The Treachery of Senses
posted on 5/2012 By:
Edgy, but not in a blatantly aggressive way, Oddland takes fairly typical riffs and polyrhythmic fare and constructs enjoyable songs that don’t often achieve greatness, but are surely not lacking in potential. Even though I’d tag them as progressive metal, there’s a huge melodeath influence that I wish they’d tapped into further. Still, this is their first full-length album, and all things considered, The Treachery of Senses is a notable release that showcases the band’s promise as well as the songwriting and instrumental talent the members all clearly possess.
The repetition gets a bit tired towards the end of “Above and Beyond”, which doesn’t really live up to its name, though it’s a perfectly pleasant tune that has many passages reminiscent of Insomnium. Echoing and melancholy guitar lines, tom-heavy drumming, and sorrowful singing are a few of these traits, but unlike their fellow Finns, Oddland’s vocalist does not use growls. Instead, Sakari Ojanen uses his powerfully stirring cleans to create atmosphere, adding rasp when necessary, and creates original texture alongside deep chugging riffs and tasteful guitar acrobatics. Ojanen has one of the best voices I’ve heard in a long while, and there’s not a shred of whininess to be found. It’s full of pure strength and sophistication, and while the singing can often be the weakest link on a metal album, such is absolutely not the case here.
It’s a bit tricky to explain, but everything just seems a bit too loud on this record. Not in a “turn down that blasted rock music!” sort of way, but the production doesn’t allow for many dynamics between the guitars. Riffs seem to be engaged in a volume war for attention instead of coexisting and gracefully interacting, especially on “Flooding Light.” The drums are also a bit of a low point on this album. The parts are executed very well, but there’s a crispness to the cymbals and a perfect pop to the snare that seems fantastic in theory, but not necessarily in practice. I would’ve liked to hear a bit more grit, but I’m willing to admit that this is more of a personal preference, coming from someone who has grown a bit weary of squeaky clean drum production on prog metal albums. Considering the master of mixing, Dan Swanö, was involved in The Treachery of Senses, I’m sure every decision was carefully weighed and deliberately chosen, but maybe a less constricting touch would’ve allowed the waves of sound to travel beyond an excellent, yet stringently bound, aural parcel. Oddland is already an incredibly tight-sounding band, but the pristine mixing makes them sound shrink-wrapped.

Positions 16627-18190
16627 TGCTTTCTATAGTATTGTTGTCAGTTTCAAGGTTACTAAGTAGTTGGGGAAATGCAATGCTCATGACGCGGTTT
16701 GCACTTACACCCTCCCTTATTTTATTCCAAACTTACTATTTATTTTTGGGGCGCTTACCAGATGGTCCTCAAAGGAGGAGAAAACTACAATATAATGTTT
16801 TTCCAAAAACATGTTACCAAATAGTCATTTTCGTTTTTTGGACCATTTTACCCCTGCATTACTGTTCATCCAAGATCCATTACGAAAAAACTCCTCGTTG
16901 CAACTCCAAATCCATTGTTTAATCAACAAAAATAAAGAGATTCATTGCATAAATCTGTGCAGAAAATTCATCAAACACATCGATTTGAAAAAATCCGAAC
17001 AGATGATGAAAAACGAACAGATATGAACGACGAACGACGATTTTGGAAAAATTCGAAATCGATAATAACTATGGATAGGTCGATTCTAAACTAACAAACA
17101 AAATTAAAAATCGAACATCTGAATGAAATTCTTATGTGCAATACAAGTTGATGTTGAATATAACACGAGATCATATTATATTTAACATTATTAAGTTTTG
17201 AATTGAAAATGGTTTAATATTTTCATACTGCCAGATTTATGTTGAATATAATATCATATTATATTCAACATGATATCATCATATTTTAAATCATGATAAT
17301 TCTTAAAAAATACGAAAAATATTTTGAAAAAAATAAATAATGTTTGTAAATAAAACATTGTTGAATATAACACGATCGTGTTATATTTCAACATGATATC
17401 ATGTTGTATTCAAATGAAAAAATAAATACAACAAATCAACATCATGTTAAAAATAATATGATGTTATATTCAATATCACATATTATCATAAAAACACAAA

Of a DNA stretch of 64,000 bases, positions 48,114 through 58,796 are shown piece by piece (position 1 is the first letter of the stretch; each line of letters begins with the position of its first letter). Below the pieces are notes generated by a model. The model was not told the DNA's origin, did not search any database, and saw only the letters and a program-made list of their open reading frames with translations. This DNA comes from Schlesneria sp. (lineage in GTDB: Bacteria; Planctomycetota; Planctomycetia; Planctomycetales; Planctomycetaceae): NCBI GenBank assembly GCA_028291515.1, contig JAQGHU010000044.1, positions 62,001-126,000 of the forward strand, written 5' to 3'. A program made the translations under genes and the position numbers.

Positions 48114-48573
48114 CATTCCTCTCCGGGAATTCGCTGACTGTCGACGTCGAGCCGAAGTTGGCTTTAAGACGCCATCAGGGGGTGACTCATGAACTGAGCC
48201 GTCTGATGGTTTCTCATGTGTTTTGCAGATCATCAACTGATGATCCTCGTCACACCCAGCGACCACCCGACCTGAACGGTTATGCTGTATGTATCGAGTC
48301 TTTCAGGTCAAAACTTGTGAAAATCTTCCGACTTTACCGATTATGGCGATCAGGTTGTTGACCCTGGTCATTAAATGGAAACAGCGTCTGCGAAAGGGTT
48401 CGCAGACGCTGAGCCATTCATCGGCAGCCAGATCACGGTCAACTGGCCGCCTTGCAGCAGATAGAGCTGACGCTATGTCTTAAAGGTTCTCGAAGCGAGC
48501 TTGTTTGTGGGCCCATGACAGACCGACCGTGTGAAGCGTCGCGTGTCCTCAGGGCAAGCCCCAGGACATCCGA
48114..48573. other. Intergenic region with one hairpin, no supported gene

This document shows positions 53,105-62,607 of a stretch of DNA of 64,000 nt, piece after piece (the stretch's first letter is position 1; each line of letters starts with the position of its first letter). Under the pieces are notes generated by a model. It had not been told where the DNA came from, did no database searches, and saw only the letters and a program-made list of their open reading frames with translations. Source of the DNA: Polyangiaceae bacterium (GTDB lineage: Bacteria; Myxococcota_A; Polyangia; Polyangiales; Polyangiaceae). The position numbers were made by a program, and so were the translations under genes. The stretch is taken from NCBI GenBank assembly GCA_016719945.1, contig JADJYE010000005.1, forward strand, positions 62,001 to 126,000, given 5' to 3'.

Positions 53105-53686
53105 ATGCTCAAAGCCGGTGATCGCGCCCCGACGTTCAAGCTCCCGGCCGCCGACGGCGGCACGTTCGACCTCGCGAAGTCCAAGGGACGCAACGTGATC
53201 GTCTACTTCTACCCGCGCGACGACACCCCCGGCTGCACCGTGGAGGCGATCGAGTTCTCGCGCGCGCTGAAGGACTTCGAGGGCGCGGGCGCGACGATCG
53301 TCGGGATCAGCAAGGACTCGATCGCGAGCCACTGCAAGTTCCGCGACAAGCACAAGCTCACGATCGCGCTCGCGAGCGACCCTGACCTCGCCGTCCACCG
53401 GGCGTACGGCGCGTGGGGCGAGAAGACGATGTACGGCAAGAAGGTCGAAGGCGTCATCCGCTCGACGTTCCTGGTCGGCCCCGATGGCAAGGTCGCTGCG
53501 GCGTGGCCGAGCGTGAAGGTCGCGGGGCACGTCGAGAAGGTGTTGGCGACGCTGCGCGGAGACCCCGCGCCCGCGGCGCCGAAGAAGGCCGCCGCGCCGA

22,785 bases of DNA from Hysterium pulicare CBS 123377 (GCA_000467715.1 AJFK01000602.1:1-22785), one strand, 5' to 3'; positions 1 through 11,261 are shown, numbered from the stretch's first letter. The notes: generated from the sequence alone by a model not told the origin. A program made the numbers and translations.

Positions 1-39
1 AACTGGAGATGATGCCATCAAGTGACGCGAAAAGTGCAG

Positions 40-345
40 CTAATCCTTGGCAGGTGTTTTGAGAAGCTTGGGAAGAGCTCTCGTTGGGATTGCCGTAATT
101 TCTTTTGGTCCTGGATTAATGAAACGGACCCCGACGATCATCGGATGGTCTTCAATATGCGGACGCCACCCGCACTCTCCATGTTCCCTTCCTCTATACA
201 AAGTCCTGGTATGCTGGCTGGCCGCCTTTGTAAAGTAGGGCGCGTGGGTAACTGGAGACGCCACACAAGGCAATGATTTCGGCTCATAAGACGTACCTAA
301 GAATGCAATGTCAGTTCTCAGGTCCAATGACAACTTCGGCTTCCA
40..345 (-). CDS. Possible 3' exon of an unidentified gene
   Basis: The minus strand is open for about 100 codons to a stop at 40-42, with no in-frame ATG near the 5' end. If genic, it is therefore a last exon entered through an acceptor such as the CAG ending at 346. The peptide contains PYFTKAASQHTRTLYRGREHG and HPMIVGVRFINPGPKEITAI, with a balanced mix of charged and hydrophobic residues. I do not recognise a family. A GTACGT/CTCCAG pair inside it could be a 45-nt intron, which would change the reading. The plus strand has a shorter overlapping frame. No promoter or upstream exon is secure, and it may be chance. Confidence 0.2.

“Still The Spirit Stays” starts things off with some of Oddland’s most brutal and subterranean riffs on the record, but also travels into world percussion territories, adding to Oddland’s prog credibility (along with the necessary odd time signatures and shifting dynamics). “Sewers” is also a standout track where the drums kick ass, and the songwriting is some of the best and heaviest on The Treachery of Senses. I’m a sucker for a great-sounding rhythm section, and this song delivers. Joni Palmroth’s bass comes through the mix beautifully, and the drum production doesn’t bother me in the least bit here. There are female guest vocals (at least, I sincerely believe they’re being sung by a woman), and while they are exceptionally high, they flow gracefully instead of flaying the listener with soprano screeching.
Fifty minutes is fairly long for a full length album, especially given that this is Oddland’s first, and the time does not exactly fly by. There’s nothing boring about each track individually (most of which are under five minutes long, the exception being the last song, “Ire”) but as a whole, there are periods of time that drag a bit and challenged my patience. Oddland still has a ways to go before they’ve defined their sound, but I appreciate their melding of progressive, melodic, and doom genres. As far as technical abilities go, there are no weaknesses, either. A great deal of their material has a hypnotic quality, but the entranced feeling fades quickly after the last note of "Ire" dissolves into silence. When all is said and done, The Treachery of Senses is a commendable achievement, and I’m eager to hear which influences the band places in the forefront of their next record. Oddland has enough talent and skill to set themselves apart from the hordes of admirable Finnish groups, and I’m optimistic that they’ll continue to develop and employ their strengths in order to launch themselves to even more exceptional heights.
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